Modi smartly plays ‘Corona-diplomacy’: Will it revive SAARC?
Simple answer, to the question posed in the title - all in the South Asian region are now eagerly waiting how and when it is realised. Some three weeks ago a bloody communal violence in New Delhi noticeably pushed Indian Prime Minister Narendra Modi in the back foot, whipping up controversy over his leadership. Now a global health crisis seems to have appeared as a blessing in disguise to restore his tarnished image.
In the wake of the global pandemic coronavirus, last Sunday the Indian PM proposed to create a COVID-19 Emergency Fund for SAARC countries - stating that the pandemic can be addressed best only by joint efforts, and not by growing apart. The Indian PM is correct in his reading as all European major powers have been helping one another - irrespective of their national security and interests. Additionally, a live video conference, mooted by the Indian Prime Minister, was held in the presence of all SAARC leaders on the same day. Bangladesh Prime Minister Sheikh Hasina joined the videoconference from Dhaka with other SAARC leaders and stole much of the limelight of the 'digital summit' of South Asian leaders by her call to chalk out a strong common strategy to fight COVID-19 in the region. It is an encouraging event for all SAARC countries to come under a single platform to fight the spreading of the deadly virus in South Asia.
Among the other members present at the videoconference were Presidents of Sri Lanka, Maldives and Afghanistan, Prime Minister of Bhutan and state health minister of Pakistan. However, people in the region clearly marked the conspicuous absence of Pakistan Prime Minister Imran Khan. For the Pakistan PM it was a missed opportunity to come out as a responsible and pro - active regional leader at a time when the entire world was struggling to combat the deadly menace of a lethal virus.
Markedly, it was Narendra Modi's smart and calculative strategic move that has surprised all. He has noticeably made the best out of a health crisis to make a comeback while giving a different colour to his political and diplomatic image in the wake of some controversial moves that raised domestic outcry in his own country.
Observing from multiple angles, the Indian PM's call to unite against Coronavirus is likely to serve three key purposes. First, the 'Corona diplomacy' similar to the once famous US-China 'Ping-Pong diplomacy' during the Cold War era has brought the need of SAARC cooperation to limelight. Second, Modi's tarnished image has been repaired to a certain degree, and third Modi's 'Corona-call' is likely to divert regional and the global attention which has been haunting Modi due to the recent Delhi violence and some domestic issues like CAA, NRC and Kashmir.
Following the videoconference, both USA and Russia hailed the Indian PM. In short, Modi has played with the virus like an expert and matured player. We, however, also fail to comprehend how the Pakistan PM's absence from the video conference will help Pakistan's bilateral and SAARC ties with its other neighbouring countries apart from India.
The SAARC has been evidently motionless as a regional cooperation association for quite some time. For more than three years now, the regional grouping has been unable to get its members together for its 19th summit, which was to be held in Pakistan. In fact, the distrust, suspicion, disputes and leadership ego among member states kept SAARC crippled from the start and doomed to be ineffective in promoting and ensuring meaningful and sustainable regional cooperation.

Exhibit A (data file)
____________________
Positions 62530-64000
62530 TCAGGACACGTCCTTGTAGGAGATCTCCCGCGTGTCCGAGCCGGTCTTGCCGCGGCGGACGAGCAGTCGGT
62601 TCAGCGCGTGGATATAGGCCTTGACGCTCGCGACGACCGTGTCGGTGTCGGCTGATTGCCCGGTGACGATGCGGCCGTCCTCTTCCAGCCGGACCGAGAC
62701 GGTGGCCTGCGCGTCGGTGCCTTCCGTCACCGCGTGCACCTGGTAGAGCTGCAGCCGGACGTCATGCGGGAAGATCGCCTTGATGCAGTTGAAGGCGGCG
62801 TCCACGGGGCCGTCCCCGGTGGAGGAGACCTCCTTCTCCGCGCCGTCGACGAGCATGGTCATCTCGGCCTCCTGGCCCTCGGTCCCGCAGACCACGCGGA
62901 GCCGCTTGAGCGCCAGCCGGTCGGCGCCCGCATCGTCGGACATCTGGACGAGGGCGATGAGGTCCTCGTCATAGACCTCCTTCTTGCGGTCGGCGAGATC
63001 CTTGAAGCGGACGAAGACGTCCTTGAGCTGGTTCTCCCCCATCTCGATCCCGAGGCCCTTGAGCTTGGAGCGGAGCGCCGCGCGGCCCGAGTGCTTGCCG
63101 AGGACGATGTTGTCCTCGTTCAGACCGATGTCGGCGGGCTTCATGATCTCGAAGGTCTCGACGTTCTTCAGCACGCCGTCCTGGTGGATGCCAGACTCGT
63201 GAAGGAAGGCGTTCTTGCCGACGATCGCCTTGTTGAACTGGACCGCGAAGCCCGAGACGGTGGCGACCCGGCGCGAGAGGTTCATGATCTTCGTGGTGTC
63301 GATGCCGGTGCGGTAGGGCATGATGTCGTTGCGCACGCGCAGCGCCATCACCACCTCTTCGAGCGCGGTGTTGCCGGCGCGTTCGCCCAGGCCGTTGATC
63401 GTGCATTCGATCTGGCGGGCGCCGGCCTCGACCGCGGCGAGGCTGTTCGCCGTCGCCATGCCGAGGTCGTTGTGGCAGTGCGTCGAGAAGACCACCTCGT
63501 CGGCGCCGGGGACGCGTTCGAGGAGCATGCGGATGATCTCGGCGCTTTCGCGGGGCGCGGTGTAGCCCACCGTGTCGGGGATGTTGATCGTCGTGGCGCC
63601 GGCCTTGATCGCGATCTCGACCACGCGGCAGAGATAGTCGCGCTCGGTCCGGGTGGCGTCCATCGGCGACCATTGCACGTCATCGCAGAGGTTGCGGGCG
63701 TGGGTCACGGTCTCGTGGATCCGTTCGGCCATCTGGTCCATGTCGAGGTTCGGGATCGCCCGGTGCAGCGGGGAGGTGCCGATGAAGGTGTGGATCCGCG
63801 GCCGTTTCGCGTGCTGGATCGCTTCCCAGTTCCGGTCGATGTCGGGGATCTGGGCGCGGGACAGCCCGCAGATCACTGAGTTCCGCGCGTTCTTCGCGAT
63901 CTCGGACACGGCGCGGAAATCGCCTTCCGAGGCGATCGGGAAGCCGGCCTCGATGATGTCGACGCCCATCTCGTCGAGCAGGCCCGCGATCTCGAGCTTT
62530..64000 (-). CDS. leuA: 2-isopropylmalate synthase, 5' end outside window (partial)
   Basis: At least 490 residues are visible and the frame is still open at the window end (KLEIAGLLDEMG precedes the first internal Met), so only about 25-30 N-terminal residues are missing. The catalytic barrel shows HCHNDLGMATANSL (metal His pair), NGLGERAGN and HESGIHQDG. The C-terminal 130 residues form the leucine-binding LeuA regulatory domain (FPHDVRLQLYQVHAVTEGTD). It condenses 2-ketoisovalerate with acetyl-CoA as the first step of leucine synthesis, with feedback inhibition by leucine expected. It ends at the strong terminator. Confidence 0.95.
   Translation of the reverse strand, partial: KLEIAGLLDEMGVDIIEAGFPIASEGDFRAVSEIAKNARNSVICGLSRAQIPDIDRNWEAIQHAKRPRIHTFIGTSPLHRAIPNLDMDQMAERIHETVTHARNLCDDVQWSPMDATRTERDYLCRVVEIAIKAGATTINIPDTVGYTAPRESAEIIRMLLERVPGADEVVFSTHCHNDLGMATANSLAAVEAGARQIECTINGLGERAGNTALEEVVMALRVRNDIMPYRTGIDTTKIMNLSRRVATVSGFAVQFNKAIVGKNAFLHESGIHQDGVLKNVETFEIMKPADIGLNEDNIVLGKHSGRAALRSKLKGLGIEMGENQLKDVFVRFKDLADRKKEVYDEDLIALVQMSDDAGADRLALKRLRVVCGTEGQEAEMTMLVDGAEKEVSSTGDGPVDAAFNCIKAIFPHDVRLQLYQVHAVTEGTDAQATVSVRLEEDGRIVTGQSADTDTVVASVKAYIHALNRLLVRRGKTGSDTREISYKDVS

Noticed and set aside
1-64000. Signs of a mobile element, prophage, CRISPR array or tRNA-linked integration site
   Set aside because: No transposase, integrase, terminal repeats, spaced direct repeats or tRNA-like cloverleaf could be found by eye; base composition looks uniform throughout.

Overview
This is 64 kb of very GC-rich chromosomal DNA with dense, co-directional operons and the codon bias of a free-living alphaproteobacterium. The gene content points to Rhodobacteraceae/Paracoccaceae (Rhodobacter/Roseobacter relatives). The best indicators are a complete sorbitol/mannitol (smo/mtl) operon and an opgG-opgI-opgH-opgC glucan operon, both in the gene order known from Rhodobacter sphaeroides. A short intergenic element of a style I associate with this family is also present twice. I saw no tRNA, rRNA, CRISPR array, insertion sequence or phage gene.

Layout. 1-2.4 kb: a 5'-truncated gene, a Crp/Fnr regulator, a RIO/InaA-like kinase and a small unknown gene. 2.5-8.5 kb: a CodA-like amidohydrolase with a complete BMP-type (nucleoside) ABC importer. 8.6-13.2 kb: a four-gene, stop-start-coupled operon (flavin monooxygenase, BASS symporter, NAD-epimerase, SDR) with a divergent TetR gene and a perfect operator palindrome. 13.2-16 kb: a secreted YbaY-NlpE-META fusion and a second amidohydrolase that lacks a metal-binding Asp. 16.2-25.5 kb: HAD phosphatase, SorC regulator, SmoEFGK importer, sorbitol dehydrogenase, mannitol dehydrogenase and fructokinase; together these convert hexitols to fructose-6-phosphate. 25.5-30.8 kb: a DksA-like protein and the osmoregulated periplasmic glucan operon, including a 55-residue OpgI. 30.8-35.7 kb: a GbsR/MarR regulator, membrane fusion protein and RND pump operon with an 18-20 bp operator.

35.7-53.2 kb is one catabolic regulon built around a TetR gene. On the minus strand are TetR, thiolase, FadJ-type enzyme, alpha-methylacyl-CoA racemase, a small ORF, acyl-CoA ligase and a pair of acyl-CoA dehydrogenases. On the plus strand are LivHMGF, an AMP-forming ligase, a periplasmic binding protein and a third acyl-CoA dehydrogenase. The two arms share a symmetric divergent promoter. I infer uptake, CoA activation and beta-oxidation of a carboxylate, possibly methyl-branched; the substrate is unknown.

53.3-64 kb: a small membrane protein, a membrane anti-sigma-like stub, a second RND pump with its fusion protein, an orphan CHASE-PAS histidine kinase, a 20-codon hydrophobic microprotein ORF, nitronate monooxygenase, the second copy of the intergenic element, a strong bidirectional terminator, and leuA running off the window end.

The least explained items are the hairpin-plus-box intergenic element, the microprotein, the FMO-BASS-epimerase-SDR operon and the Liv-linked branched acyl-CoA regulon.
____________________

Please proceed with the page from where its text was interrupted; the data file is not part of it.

Obviously there may be numerous disputes and unsettled issues between neighbouring countries, but it is unreasonable and also unnecessary to refrain from tying a common regional bond in order to combat a global health crisis or to fulfil common aspirations to fight poverty, terrorism and drugs in the region. We also believe that there must be separate platforms to discuss and resolve separate bilateral issues.
However, the Pakistan PM's participation would have undeniably added an extra value to the video conference since Pakistan is an important member of the SAARC and Imran Khan would have proved his leadership sagacity. So far, compared to the global coronavirus crisis our region remains relatively relaxed. But we need to remain ever vigilant. Most importantly we have to work together uniting under a single regional umbrella. On that note - Prime Minister Narendra Modi appears to be emerging as the regional leader and torchbearer to wage an all-out united and coordinated war against Coronavirus by using the SAARC platform strategically.
A common research platform has also been proposed under the SAARC framework, which will focus not only on Coronavirus, but also on challenges posed, by this kind of emergency in the future. The Indian PM's 'corona diplomacy' is praiseworthy if it can revive now dormant SAARC spirit and guide the fragmented SAARC into positive direction in the days ahead.
It is expected Mr. Narendra Modi will move further forward to defuse tension between India and Pakistan, two major members of SAARC, that on some occasions forced the regional body to face uncertain future. He should also be liberal enough and careful to avoid taking divisive and controversial domestic issues that may have sensitive fallout in India's relations with its neighbours and SAARC members.
It is also a propitious time for Bangladesh Prime Minister Sheikh Hasina as the longest serving SAARC leader to play a vital role to bring the regional leaders together to revive the SAARC, mooted by Bangladesh. She has manifested her leadership to promote regional peace and cooperation by keeping a unique balance of Bangladesh's relations with the SAARC countries.